On 14-15 May, employees of the Nairit rubber plant, Armenia, held a two-day protest action in front of the government building. The 200 workers were demanding payment of a 18-month wage arrears.
In February 2014, 1800 workers of the Nairit plant were laid off. So far, the workers have yet to receive their wages for the last 18 months of work.
Since February this year, former employees together with some of the 480 remaining workers have held weekly protest actions. On Tuesdays they would gather outside the presidential residence, on Thursdays outside the government building. The protesters demand that the country’s leaders draft a clear plan to eliminate the wage arrears now estimated at a total of USD 15 million.
Workers are also demanding that the Nairit plant operations resume. According to a World Bank feasibility study, the amount required is estimated to a US$250-350 million. However, workers do not agree. According to their calculations US$55-65 million would be sufficient to resume operations, the plant would become self-sustaining in three years and its operations would help to develop other industries of Armenia.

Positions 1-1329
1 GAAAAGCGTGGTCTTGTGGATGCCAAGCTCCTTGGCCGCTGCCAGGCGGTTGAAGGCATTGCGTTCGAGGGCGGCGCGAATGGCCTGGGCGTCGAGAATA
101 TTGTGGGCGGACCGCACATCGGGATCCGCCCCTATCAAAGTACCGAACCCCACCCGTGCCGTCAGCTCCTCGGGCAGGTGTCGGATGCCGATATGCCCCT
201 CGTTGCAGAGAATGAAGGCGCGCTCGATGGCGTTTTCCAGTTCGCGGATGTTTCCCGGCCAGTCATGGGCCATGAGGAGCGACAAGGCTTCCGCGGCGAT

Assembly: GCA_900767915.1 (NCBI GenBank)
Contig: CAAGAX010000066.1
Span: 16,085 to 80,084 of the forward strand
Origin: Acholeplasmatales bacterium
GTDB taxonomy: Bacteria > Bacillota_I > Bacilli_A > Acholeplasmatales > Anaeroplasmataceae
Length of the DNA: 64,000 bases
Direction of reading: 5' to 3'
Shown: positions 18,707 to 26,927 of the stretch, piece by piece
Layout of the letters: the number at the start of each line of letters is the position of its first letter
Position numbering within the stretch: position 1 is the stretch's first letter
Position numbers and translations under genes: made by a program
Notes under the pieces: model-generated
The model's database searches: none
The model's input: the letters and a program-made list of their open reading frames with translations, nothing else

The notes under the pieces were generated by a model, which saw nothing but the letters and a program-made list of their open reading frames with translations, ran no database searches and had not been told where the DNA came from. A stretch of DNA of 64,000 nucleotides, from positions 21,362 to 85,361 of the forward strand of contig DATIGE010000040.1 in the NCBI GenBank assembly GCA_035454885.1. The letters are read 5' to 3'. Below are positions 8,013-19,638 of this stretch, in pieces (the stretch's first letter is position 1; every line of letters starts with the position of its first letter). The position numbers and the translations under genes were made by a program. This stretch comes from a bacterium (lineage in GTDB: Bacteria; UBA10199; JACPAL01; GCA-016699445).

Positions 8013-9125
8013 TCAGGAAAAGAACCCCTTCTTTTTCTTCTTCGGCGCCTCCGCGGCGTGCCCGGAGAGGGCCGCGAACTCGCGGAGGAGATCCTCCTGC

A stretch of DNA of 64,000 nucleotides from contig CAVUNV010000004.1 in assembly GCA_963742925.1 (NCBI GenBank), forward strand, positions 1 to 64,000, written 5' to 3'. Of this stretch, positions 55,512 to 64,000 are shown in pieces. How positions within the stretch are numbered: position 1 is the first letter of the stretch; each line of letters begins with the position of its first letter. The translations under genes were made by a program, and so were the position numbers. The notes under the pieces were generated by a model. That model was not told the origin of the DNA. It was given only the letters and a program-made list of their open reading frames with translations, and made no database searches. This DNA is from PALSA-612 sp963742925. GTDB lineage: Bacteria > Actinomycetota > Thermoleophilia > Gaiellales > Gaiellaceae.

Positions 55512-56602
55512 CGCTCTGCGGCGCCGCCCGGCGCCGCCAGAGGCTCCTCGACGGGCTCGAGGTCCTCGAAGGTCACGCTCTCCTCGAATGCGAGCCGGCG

The Nairit plant operations were terminated in February 2010, putting more than 1,500 workers on a forced paid leave until February 2015. Protests demanding to clear the wage arrears have been held on a regular basis since 2012.
Nairit was the only plant in the Soviet Union to produce chloroprene rubber, a synthetic rubber used as insulation material and a base for adhesives. In 2006, 90 per cent of Nairit’s shares were sold to British Rhinoville Property Limited. The remaining 10 per cent belong to the Armenian government.